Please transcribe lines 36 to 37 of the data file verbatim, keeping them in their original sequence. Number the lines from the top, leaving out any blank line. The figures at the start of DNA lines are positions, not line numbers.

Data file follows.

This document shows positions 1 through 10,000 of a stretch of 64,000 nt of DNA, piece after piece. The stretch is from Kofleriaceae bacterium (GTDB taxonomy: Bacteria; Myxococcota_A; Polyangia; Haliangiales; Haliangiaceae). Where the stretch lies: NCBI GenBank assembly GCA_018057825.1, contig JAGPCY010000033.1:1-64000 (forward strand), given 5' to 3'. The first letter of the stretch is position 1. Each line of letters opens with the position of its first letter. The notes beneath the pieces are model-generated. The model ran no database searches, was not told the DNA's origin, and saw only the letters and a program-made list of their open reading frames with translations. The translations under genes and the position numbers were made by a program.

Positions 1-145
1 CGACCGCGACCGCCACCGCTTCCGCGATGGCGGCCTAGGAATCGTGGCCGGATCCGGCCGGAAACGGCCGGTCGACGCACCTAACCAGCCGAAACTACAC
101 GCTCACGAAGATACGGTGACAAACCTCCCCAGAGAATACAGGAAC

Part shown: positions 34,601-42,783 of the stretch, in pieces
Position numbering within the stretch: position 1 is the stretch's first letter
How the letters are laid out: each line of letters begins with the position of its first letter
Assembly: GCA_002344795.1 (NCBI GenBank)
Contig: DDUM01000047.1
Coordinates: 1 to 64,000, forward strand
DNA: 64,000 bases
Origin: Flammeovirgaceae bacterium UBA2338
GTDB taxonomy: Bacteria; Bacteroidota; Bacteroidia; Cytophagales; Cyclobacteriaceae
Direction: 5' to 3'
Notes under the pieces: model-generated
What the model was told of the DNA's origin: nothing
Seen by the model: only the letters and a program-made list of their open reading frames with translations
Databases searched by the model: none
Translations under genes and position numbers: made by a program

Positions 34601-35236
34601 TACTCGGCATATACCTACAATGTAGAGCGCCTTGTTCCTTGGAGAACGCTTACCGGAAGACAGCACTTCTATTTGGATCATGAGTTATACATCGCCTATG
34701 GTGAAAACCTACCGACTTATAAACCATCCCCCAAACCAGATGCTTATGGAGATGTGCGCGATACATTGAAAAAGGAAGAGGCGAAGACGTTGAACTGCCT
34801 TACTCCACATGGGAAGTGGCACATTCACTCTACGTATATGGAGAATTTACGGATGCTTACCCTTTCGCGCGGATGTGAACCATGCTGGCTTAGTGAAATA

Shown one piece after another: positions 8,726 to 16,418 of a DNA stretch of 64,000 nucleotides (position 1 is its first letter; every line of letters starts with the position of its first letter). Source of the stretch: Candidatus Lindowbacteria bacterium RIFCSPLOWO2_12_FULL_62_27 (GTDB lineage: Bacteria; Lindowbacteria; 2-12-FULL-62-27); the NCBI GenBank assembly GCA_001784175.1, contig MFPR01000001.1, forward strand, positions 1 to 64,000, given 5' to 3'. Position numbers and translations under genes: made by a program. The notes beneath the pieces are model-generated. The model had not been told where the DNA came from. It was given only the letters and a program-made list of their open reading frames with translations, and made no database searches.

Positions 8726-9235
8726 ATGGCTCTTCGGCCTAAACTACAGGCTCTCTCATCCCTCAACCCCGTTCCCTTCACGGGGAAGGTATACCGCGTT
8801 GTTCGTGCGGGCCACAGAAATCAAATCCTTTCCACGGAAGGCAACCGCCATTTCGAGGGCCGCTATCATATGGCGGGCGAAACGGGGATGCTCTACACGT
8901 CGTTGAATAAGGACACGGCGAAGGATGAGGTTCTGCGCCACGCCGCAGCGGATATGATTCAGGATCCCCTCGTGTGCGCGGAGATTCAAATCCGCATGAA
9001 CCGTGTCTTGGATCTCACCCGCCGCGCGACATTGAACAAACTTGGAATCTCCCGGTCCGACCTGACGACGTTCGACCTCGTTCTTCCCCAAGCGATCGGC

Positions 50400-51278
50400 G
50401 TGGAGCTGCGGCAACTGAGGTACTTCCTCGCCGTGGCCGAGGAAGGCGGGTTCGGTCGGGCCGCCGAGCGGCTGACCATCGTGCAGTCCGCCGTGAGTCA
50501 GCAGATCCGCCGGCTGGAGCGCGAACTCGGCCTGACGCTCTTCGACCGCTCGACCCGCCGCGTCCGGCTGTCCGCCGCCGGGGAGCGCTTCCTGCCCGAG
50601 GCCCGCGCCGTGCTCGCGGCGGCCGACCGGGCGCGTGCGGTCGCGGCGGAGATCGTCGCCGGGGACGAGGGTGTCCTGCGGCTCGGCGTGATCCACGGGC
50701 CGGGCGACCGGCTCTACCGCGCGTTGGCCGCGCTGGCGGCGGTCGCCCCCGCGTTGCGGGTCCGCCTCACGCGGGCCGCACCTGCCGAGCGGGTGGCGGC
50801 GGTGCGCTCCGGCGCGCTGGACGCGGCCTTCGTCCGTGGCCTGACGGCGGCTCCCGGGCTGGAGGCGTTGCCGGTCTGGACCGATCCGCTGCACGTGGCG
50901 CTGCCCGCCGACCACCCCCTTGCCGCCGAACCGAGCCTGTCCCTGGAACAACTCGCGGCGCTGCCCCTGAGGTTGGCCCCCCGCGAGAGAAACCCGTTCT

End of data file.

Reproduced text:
50801 GGTGCGCTCCGGCGCGCTGGACGCGGCCTTCGTCCGTGGCCTGACGGCGGCTCCCGGGCTGGAGGCGTTGCCGGTCTGGACCGATCCGCTGCACGTGGCG
50901 CTGCCCGCCGACCACCCCCTTGCCGCCGAACCGAGCCTGTCCCTGGAACAACTCGCGGCGCTGCCCCTGAGGTTGGCCCCCCGCGAGAGAAACCCGTTCT